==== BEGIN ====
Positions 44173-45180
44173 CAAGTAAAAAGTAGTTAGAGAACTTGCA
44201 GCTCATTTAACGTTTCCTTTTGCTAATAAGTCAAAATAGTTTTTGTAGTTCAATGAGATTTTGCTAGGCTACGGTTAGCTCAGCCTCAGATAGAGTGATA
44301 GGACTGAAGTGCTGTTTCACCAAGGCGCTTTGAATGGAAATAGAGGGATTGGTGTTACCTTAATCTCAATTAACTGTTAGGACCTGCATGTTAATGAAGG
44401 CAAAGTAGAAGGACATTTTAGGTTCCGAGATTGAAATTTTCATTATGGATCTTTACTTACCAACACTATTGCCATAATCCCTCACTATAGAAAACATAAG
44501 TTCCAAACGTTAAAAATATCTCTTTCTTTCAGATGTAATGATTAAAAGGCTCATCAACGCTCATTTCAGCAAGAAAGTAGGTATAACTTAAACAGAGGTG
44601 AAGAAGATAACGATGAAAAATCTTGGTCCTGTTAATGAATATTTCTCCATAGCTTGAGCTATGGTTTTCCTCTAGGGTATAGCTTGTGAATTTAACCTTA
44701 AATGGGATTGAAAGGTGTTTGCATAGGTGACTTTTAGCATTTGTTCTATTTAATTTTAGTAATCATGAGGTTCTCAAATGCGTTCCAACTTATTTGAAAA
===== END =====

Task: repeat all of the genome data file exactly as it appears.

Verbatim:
Positions 44173-45180
44173 CAAGTAAAAAGTAGTTAGAGAACTTGCA
44201 GCTCATTTAACGTTTCCTTTTGCTAATAAGTCAAAATAGTTTTTGTAGTTCAATGAGATTTTGCTAGGCTACGGTTAGCTCAGCCTCAGATAGAGTGATA
44301 GGACTGAAGTGCTGTTTCACCAAGGCGCTTTGAATGGAAATAGAGGGATTGGTGTTACCTTAATCTCAATTAACTGTTAGGACCTGCATGTTAATGAAGG
44401 CAAAGTAGAAGGACATTTTAGGTTCCGAGATTGAAATTTTCATTATGGATCTTTACTTACCAACACTATTGCCATAATCCCTCACTATAGAAAACATAAG
44501 TTCCAAACGTTAAAAATATCTCTTTCTTTCAGATGTAATGATTAAAAGGCTCATCAACGCTCATTTCAGCAAGAAAGTAGGTATAACTTAAACAGAGGTG
44601 AAGAAGATAACGATGAAAAATCTTGGTCCTGTTAATGAATATTTCTCCATAGCTTGAGCTATGGTTTTCCTCTAGGGTATAGCTTGTGAATTTAACCTTA
44701 AATGGGATTGAAAGGTGTTTGCATAGGTGACTTTTAGCATTTGTTCTATTTAATTTTAGTAATCATGAGGTTCTCAAATGCGTTCCAACTTATTTGAAAA